CHARLOTTE, N.C. — The toll lanes on I-77 are about to get a little more crowded.
I-77 Mobility Partners announced Friday it is leading a three-year pilot program with the North Carolina Department of Transportation that will allow more types of vehicles to use the toll lanes along the interstate from uptown Charlotte to Mooresville.
Starting Monday, Feb. 8, larger two-axle vehicles and vehicles pulling single-axle trailers can begin using the express lanes. These vehicles, which were previously banned from using the toll lanes, will qualify under the new "Extended Vehicles" classification. That includes all vehicles whose length exceeds 22 feet or are pulling a single-axle trailer.
I-77 Mobility Partners said the goal of the program is to allow access to express lanes for businesses and individuals who move goods in larger vehicles, like vans, two-axle box trucks and flatbed trucks. Businesses that rely on using trailers will also have access to the lanes and cut down on drive time.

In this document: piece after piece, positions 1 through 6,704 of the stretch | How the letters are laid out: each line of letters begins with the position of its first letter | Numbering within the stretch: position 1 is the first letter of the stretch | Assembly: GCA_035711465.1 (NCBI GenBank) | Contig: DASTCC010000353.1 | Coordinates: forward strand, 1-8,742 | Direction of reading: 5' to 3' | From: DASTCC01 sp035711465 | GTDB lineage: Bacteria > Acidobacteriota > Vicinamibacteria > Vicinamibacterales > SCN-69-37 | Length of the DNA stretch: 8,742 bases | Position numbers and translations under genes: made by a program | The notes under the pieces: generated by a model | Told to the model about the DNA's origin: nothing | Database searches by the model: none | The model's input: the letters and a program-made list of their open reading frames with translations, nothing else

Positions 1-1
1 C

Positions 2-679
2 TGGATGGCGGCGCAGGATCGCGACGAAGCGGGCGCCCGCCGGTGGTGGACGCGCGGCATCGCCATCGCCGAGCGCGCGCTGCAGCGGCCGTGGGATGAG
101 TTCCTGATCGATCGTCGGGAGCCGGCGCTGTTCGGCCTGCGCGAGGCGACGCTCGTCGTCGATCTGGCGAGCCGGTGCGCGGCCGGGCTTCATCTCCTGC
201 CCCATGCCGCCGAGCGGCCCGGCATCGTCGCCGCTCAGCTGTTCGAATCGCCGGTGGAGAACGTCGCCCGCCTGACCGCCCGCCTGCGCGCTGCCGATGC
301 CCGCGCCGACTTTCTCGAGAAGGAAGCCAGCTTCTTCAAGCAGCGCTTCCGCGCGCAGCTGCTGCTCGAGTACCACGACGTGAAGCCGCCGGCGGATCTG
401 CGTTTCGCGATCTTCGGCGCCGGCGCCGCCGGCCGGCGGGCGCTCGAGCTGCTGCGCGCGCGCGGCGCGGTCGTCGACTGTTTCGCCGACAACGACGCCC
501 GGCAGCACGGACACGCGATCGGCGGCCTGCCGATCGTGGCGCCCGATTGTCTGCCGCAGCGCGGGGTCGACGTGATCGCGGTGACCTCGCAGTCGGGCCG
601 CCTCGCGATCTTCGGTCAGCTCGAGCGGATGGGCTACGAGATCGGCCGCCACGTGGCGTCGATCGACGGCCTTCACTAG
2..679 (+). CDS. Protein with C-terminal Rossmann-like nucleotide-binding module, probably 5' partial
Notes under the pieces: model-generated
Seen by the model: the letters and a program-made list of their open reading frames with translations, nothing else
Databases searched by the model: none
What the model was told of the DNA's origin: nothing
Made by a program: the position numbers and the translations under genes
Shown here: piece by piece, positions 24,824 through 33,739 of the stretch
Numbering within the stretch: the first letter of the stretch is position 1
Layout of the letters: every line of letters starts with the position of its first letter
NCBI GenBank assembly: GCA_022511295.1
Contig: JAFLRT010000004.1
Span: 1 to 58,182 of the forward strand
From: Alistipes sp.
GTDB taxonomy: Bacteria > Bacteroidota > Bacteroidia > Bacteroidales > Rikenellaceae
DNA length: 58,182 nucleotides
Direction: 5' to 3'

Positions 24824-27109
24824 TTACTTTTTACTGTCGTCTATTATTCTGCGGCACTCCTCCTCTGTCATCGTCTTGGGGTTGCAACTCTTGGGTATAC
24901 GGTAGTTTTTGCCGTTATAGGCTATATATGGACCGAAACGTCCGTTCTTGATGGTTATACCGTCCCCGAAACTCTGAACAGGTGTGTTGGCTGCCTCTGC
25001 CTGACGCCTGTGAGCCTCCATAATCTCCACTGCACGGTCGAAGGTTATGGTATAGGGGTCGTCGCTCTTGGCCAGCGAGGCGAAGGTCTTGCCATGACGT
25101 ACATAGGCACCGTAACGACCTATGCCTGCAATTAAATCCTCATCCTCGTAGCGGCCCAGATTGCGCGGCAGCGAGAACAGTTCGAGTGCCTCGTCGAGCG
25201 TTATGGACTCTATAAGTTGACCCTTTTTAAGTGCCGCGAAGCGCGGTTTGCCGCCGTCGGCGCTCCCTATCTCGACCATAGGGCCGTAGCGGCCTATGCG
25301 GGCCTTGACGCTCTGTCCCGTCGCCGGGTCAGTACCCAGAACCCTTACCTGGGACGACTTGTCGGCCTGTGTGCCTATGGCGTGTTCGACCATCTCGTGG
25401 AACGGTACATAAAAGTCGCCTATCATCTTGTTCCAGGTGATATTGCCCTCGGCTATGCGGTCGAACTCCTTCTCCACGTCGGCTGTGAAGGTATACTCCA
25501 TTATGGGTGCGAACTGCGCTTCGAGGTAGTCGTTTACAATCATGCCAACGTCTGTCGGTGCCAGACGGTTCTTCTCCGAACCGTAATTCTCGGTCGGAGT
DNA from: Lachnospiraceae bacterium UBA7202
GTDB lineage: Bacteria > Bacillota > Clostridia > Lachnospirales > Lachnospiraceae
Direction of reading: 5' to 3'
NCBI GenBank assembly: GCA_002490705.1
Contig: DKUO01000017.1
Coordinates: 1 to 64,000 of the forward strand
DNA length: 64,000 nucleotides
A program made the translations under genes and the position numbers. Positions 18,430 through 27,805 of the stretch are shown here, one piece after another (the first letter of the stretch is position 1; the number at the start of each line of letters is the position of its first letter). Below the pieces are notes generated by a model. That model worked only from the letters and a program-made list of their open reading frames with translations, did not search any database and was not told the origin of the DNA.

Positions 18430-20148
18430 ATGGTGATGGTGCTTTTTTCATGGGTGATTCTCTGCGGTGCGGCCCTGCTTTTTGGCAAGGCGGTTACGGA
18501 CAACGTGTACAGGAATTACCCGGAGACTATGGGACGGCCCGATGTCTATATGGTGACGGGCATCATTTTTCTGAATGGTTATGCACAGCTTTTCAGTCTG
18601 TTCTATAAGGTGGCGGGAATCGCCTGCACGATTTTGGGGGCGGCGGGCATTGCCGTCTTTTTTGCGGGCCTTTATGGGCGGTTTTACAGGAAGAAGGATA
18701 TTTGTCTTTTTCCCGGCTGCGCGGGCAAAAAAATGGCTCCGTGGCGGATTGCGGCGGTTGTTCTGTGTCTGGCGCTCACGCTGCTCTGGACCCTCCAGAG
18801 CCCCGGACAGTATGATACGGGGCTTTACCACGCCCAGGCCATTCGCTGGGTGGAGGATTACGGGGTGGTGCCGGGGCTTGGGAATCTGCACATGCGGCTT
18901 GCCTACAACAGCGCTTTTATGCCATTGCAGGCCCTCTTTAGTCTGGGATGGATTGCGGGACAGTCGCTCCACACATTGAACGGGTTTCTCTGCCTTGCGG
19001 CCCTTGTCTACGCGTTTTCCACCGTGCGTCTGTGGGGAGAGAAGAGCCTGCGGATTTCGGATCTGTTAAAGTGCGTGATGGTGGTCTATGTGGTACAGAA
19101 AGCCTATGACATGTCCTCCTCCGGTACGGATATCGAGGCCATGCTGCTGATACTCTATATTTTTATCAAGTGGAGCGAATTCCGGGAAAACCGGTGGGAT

According to research done by I-77 Mobility Partners in January of 2020, drivers who use the express lanes can cut 19 minutes off their daily commute. The cost of each trip is dependent on how much traffic is in the free lanes. The more traffic there is, the higher the cost to use express lanes.
“I-77 Express has proven its ability to give drivers faster commute times and more time in their day. This new pilot program on I-77 Express will be a gamechanger for many businesses in our area,’’ David Hannon, I-77 Mobility Partners chief operations officer, said. “When a business can move a product or travel to perform a service in a reliable drive time, it makes them more efficient. Efficiency ensures more time for more business, and more business generally equals increased profits.”